compression algorithm currently zlib and bz2, with plans for lzma in the future.
It's also designed to be used in Tclkit-like applications. Cookit project shows how cookfs can
be used for this purpose.
Work In Progress Slides.
TkRibbon is a Windows-like Ribbon for Tcl/Tk.
A diagramming toolbox
Tcl (and the) Community
Google's Summer Of Code (short: GSoC) is a global
program funded and operated by Google that offers student
developers stipends to write code for various open source
software projects. The Tcl Community participated again
this year, for the third time in a row. As in previous years
this participation was managed by the Tcl Community As-
sociation (short: TCA) as the mentoring organization,
the same organization which runs the US Tcl Conferences.
The main entrypoint to the program for the community
itself can be found on the Tcler's Wiki.
Wize attempts to reduce complexity by offering a development environment that lets
programmers do more, with less, by providing:
- Code and data validation.
- Abstract GUI creation (layouts, scrollbars, tooltips, bindings, etc).
- Powerful widgets (TreeView, Tabset and shaped widgets).
- Hierarchical Tcl data (Tree).
- A common base of support components.
This paper describes the C and Tcl Hashtable Underpinnings for Language High-level Understanding, or CTHULHU.
CTHULHU is a series of tools to build C extensions for Tcl, from Tcl. It's focus is on computing problems
that require Tcl to have access to complex data structures that are themselves manipulated by existing C code.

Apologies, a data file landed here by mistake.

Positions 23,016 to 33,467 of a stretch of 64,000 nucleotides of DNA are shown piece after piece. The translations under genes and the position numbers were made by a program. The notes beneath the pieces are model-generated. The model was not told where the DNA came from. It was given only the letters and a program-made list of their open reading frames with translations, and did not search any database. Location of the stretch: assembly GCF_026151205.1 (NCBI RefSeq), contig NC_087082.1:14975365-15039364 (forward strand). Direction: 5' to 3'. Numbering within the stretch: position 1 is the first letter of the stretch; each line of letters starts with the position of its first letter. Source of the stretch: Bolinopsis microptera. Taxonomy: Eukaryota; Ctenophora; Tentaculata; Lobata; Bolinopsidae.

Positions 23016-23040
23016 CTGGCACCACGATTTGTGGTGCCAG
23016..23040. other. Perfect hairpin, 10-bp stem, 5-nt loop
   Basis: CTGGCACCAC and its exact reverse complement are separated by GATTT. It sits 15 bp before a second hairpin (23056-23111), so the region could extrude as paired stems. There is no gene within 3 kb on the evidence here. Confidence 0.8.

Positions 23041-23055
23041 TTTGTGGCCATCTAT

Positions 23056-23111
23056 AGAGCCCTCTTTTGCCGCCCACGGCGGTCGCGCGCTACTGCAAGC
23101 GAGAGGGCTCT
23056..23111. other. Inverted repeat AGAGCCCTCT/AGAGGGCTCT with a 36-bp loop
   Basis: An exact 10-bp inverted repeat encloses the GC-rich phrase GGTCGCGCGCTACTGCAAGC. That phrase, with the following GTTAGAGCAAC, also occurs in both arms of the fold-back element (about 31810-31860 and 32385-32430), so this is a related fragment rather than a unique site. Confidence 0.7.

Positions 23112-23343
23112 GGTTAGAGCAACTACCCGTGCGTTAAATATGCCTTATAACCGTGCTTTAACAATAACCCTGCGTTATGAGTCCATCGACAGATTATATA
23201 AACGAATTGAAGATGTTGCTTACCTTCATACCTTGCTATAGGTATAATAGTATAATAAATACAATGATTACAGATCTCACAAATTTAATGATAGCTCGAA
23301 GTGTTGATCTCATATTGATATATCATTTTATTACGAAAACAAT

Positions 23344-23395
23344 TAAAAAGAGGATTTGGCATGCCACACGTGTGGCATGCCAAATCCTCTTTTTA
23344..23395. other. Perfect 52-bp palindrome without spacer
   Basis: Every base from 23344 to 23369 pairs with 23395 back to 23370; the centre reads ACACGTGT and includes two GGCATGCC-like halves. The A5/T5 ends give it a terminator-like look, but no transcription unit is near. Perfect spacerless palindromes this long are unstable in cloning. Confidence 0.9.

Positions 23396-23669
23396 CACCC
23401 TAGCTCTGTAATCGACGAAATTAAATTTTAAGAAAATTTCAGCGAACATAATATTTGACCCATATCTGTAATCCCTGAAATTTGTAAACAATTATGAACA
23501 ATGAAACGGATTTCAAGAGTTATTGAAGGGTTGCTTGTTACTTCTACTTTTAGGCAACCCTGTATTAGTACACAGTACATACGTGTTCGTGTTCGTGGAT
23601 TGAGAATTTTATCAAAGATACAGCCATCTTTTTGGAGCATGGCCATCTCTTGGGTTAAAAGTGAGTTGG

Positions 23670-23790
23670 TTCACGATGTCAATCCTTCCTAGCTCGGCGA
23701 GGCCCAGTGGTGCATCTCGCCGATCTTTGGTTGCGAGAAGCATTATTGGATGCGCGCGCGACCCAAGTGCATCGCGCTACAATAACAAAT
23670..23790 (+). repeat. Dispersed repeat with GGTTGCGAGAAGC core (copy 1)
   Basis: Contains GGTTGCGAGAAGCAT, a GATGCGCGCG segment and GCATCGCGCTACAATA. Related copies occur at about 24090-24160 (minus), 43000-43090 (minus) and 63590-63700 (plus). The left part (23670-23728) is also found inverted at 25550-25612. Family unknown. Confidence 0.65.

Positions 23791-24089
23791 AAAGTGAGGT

These tools were originally developed to support the Test and Evaluation Solution's Integrated Recovery
Model, but would be applicable to any problem in which Tcl needs to interact with C data structures in real-
Software development on micro-controller based computing platforms is very challenging due to
minimal computing resources and I/O capabilities. These micro-controller platforms are deployed
widely in areas such as home automation, consumer electronics, automotive and medical devices.
This paper discusses a set of software tools, implemented in Tcl / Tk, that support software code
generation for small embedded micro-controller based systems. The core tool is a program called,
pycca, which is a domain specific language for specifying data structures, data relationships and
Finite state machine behavior. The focus of the paper is not on the functionality of pycca but rather
the underlying Tcl technology used to implement the tools. Although it is not possible to run a Tcl
interpreter on small micro-controller based systems, Tcl is a valuable tool used to support the de-
velopment and testing of this class of system. All the programs discussed are available as part of
an open source project.
Prashant Thakre and Tushar Gupta
This paper describes the
challenges involved in porting a
large scale enterprise
application from Tcl/Tk 8.4 to
Tcl/Tk 8.5, and lists down all
issues encountered during the
migration. The migration to
Tcl/Tk 8.5 required adjustments
in application code,
necessitated due to changes in
interface, or as a result of
behaviour. On some occasions it
was required to patch the
Tcl/Tk 8.5 distribution with fixes
which are now expected to be
included into standard Tcl/Tk
Steve Landers and David Roseman